North Korea sent the US a message in the early-morning hours of July 4: We can hit you in your own home with a nuclear missile if we want to.
But if you were born in America after 1960, then you've been living under threat of nuclear annihilation from ballistic missiles your whole life.
When the Soviet Union deployed the R-7A Semyorka intercontinental ballistic missile with a nuclear warhead in 1960, it did it so it could hit US cities and targets without deploying forces outside its borders.
At that time, the US had nothing even remotely capable of stopping such an attack. But the US had its own forces, and its own nukes, and it was clear then, as it is now, that any attack on the US mainland would be repaid in kind.
Since then, China has built a formidable fleet of ICBMs as well. Now North Korea has ventured into that club, though in a limited capacity.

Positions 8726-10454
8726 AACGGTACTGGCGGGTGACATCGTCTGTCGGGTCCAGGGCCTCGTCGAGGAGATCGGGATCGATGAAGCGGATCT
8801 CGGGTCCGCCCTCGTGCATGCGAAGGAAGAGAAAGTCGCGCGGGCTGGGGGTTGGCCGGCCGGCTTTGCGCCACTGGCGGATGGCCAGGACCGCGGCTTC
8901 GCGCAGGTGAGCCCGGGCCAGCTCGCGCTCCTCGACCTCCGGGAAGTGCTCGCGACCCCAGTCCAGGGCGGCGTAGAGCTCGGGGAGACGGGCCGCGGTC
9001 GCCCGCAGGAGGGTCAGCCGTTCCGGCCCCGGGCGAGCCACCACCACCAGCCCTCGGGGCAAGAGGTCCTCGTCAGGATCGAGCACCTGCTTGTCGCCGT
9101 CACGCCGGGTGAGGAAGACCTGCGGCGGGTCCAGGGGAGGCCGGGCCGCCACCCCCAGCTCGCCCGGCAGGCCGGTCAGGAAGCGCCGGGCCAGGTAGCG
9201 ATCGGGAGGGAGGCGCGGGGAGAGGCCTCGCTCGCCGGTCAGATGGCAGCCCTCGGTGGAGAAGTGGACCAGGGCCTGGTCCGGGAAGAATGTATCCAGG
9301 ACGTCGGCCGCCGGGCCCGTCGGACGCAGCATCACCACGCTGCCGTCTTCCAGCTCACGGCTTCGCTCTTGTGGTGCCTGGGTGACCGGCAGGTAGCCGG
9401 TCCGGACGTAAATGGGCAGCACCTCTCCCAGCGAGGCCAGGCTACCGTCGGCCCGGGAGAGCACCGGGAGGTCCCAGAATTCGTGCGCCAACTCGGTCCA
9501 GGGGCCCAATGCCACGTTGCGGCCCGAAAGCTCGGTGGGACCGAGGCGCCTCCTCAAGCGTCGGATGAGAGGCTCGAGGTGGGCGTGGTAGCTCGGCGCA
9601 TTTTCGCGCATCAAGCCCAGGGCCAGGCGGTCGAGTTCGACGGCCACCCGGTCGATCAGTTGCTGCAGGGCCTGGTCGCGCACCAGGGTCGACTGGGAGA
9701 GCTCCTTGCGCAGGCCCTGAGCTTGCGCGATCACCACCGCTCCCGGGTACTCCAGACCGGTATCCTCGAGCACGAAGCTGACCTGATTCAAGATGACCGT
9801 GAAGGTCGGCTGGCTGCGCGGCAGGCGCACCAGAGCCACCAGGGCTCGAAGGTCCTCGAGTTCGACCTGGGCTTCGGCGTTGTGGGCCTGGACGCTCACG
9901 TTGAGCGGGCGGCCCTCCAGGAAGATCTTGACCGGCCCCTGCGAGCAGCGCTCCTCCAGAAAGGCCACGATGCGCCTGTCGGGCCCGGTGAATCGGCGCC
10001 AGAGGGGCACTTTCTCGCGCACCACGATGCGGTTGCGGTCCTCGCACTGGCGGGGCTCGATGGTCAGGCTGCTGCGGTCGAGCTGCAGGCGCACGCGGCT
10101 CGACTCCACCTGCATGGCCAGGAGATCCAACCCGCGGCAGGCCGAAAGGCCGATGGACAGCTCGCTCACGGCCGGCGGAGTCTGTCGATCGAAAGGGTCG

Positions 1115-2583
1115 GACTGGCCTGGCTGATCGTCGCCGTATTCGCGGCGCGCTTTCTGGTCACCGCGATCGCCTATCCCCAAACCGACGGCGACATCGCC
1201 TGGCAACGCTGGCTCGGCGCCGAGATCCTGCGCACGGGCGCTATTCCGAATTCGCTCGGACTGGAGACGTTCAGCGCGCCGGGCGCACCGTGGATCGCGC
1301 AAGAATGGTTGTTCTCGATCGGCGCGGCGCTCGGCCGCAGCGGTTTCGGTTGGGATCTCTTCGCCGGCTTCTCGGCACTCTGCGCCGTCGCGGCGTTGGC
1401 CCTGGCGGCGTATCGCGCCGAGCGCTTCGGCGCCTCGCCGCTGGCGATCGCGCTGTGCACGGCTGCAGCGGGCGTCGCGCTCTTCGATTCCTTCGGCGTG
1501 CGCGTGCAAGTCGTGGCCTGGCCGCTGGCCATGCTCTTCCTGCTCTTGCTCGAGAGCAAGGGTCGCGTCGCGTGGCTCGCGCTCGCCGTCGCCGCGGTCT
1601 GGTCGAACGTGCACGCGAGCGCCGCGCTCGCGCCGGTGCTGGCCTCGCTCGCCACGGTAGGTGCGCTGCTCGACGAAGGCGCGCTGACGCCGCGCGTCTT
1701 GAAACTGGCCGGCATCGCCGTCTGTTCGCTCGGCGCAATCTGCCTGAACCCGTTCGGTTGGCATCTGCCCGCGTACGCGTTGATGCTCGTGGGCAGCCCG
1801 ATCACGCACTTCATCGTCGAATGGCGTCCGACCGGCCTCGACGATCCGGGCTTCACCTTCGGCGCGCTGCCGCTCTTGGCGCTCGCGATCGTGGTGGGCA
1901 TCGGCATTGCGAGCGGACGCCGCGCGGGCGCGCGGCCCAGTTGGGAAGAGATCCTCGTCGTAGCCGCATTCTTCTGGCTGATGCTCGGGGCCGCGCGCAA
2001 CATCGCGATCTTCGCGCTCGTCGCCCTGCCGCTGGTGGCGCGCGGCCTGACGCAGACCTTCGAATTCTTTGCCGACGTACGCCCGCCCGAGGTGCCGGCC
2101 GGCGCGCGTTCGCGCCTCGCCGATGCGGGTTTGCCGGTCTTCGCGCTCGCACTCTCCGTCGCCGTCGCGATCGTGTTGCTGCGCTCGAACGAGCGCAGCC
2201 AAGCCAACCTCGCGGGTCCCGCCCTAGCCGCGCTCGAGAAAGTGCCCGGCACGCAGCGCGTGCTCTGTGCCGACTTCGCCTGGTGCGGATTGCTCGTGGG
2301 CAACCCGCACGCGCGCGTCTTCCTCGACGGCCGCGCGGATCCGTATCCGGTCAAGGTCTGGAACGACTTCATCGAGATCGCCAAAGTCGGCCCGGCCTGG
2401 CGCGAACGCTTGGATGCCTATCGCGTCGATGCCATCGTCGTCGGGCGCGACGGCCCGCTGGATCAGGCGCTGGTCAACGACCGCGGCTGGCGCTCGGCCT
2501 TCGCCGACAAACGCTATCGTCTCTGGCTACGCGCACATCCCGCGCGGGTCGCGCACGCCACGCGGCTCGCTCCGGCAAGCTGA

Most Americans have now lived their entire life under constant possibility of nuclear annihilation. North Korea's ICBM, though destabilizing and deeply troubling, exists as a mechanism to guarantee the stability of Kim Jong Un's regime.
If Kim ever decides to fire a nuclear missile at the US, the US will track it, fire interceptors, and release a barrage of its own, more reliable and powerful nuclear weapons in response most likely before North Korea's missile even reenters the atmosphere.
North Korea's new weapons capability will most likely lead to increased diplomatic pressure and sanctions on the country, but don't expect a nuclear exchange. If North Korea had been intent on nuking the US, it could have tried to hide a mobile missile launcher on a container ship or smuggle a nuclear weapon inside the US without having to spend years and millions of dollars perfecting a missile.
The US's superior firepower is the deterrent against North Korea or any other country striking first. That reality isn't likely to change anytime soon.
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